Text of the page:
It has been a long while since we've had a guest post, but they are back! Today's post is brought to you by my sister Anne, who has the most adorable hen coop in her backyard, constructed by her husband Blake and decorated by her. In it, she keeps some lovely little chickens. I was introduced in September, and we are all anxiously awaiting some home laid eggs. That is because Anne is very, very good at baking cake.
Anne holds Penny before releasing her into the garden to peck.
Chickens for Anne, Cake for all.
by Anne Eden
I have a dirty confession to make. I'm allergic to eggs.
Most of the time this unfortunate but not deadly allergy makes more problems for others than it does for me. Inviting me to your place for brunch guarantees at least a few moments of bafflement as you try to envision a savory breakfast dish that does not rely on eggs to make it delicious. The same goes for dessert, sauces, and nearly all breakfast burritos. So why then would I bring four chickens into my life?
Barbarella (Barbie for short) is the first chicken I have ever held, and she was sweet as can be.
Adorable chicken antics, that's why. It's also the thrill of discovery each morning, checking to see if the ladies have left me any (non-poop) surprises. It's spending the afternoon on my deck watching the ladies tear into the late-summer remainders of my garden, tearing into each tomato like it's the last they'll ever have. It's the sense of self sufficiency should the global apocalypse arrive. It's the pleasure of naming and caring for four funny pets (for the record,Lucy's the blond, Penny the redhead, Barbie is black and white, and fancy Fatima will someday lay blue eggs).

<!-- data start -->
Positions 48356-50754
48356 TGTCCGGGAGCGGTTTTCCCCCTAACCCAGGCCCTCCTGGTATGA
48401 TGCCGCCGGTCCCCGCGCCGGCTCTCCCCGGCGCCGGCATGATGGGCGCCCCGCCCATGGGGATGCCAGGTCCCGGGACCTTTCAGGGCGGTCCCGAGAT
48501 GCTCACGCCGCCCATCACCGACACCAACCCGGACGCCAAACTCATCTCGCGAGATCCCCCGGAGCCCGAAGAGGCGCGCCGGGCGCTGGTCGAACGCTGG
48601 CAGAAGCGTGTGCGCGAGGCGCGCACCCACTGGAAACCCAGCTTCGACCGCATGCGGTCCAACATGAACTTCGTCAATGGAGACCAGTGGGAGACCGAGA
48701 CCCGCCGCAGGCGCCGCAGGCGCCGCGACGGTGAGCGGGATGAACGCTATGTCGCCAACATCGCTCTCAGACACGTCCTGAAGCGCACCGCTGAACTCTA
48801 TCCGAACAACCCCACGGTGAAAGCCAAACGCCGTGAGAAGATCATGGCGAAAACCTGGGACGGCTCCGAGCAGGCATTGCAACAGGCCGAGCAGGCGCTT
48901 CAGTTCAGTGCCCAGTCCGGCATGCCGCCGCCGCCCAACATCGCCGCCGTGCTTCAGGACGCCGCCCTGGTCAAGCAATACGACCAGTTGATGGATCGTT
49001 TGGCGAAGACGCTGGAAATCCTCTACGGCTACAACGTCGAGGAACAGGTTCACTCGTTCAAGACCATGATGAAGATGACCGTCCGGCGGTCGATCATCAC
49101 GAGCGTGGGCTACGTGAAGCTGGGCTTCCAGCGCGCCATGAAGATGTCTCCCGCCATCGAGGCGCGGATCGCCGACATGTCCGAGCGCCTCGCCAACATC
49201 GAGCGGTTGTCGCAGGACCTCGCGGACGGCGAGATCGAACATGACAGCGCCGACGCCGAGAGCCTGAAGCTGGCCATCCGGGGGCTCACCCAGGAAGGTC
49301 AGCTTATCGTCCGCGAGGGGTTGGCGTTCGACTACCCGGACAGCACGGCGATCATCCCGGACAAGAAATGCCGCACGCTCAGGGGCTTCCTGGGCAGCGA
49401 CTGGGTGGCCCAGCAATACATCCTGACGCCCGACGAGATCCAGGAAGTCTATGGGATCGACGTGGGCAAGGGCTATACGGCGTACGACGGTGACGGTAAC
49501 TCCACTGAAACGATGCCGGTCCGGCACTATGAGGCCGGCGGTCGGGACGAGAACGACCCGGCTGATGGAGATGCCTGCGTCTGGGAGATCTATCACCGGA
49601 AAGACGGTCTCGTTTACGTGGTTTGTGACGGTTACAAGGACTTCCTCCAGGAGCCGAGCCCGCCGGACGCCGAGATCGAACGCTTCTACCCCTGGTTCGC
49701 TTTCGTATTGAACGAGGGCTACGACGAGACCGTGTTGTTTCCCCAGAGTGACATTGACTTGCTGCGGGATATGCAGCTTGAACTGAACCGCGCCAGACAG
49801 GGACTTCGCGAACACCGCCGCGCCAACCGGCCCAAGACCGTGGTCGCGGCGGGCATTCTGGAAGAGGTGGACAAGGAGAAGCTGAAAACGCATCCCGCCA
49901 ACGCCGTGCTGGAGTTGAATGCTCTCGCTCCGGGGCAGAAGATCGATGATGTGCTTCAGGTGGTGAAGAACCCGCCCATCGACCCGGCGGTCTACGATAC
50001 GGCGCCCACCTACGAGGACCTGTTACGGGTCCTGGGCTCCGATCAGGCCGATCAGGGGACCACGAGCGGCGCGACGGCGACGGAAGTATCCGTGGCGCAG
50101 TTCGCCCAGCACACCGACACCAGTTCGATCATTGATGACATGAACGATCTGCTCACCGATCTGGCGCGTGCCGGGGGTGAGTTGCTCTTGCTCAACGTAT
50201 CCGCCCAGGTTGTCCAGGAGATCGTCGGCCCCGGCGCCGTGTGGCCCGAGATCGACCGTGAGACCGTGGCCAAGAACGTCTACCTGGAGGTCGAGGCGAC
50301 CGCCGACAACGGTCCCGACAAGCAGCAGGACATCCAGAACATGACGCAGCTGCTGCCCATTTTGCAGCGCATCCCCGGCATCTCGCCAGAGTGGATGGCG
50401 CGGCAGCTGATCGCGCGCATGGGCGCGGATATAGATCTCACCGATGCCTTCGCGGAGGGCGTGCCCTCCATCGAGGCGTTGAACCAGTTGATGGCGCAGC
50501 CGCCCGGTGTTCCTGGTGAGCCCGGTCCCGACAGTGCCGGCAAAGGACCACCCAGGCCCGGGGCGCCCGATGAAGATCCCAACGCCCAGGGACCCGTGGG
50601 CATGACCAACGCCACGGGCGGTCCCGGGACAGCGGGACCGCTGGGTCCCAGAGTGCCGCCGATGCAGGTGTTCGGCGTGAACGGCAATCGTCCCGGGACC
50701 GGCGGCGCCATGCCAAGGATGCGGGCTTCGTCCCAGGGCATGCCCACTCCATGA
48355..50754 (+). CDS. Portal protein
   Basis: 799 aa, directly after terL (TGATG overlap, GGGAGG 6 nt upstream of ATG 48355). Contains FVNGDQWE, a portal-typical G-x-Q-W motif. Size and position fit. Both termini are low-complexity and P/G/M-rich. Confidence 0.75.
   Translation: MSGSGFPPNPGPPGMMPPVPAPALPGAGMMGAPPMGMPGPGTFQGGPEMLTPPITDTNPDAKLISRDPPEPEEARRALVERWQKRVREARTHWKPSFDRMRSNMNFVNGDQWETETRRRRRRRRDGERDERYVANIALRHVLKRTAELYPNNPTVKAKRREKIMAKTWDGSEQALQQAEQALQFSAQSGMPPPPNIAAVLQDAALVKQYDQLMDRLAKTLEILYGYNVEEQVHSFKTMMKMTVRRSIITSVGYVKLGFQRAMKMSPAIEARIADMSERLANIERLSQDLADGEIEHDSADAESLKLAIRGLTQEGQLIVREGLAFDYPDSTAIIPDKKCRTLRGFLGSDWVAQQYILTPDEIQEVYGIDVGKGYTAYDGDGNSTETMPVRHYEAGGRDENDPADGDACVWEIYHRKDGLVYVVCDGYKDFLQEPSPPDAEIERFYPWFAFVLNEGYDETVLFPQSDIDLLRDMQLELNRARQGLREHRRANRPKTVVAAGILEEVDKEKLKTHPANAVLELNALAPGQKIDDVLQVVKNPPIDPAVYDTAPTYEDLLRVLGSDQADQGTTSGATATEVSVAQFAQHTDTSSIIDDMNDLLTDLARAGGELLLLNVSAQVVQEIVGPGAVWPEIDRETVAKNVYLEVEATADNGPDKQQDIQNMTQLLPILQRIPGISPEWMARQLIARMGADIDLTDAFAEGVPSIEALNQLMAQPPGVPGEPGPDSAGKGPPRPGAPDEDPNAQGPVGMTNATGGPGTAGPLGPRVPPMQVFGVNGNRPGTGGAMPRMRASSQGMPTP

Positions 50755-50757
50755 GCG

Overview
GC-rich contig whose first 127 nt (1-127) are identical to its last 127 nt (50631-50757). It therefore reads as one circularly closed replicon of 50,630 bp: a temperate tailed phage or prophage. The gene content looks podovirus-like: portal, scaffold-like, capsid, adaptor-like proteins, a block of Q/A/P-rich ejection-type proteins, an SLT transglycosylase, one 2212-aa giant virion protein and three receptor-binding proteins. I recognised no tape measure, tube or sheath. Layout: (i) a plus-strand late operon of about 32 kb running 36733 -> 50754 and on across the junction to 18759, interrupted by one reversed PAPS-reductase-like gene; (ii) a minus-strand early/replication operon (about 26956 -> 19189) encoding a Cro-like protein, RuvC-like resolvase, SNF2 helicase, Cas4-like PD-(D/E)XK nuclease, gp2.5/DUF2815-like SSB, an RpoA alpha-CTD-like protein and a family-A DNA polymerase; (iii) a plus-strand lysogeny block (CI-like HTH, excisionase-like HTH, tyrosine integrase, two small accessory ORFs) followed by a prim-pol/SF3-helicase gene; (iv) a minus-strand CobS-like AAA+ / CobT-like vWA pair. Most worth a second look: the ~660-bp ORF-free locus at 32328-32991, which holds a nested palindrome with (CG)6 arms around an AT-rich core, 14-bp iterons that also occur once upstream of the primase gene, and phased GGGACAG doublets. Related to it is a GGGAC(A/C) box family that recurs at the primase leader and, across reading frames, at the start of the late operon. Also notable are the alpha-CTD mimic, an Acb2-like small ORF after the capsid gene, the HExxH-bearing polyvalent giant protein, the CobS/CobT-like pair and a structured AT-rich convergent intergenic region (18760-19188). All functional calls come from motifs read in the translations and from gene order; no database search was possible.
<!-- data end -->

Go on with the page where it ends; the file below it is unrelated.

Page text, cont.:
Also, although eggs in their natural state make me feel terrible, eggs once they've been cooked into something like rich golden pound cake suit me just fine. Albumen, the protein in the white of the egg, is denatured at high temperatures. Once my ladies begin to lay, I'll have nearly a dozen fresh eggs a week. I plan on making cake.
Their coop is a happy home, with an area for roosting, and area for laying, and plenty of space to peck around.
Eggs are necessary in baking for several reasons. First, they act as a binder, holding all the other ingredients together within their protein-rich matrix. Additionally, beaten eggs add air into a batter,leavening your cake as the air expands in the heat of the oven. Some cakes use beaten eggs as their only source of leavening. And the fact of the matter is the fresher your eggs the better they will express these binding and leavening properties within your recipes. I don't just want to make cake; I want to make the best damn cake possible.To do that, I need a steady supply of fresh eggs.
Did you know that if you buy eggs carton labeled "fancy fresh" this means the eggs are around 10 days old? Anything not labeled "fancy fresh" is even older than that, since eggs keep well for more than a month if properly refrigerated. The problem is that time ages us all, eggs included. Old eggs have yolks that lose their shape, gummy whites, and even if they haven't become home to massive bacterial colonies they will make your cakes sad. With my own mini-egg production unit out back, I have the pleasure of knowing exactly where my eggs come from, how fresh they are, and what the chicken have eaten. I want happy cakes to fill my home, and the chickens are step one in that process.
So this fall, if you need me, I'll be out in the backyard having cake with my "ladies"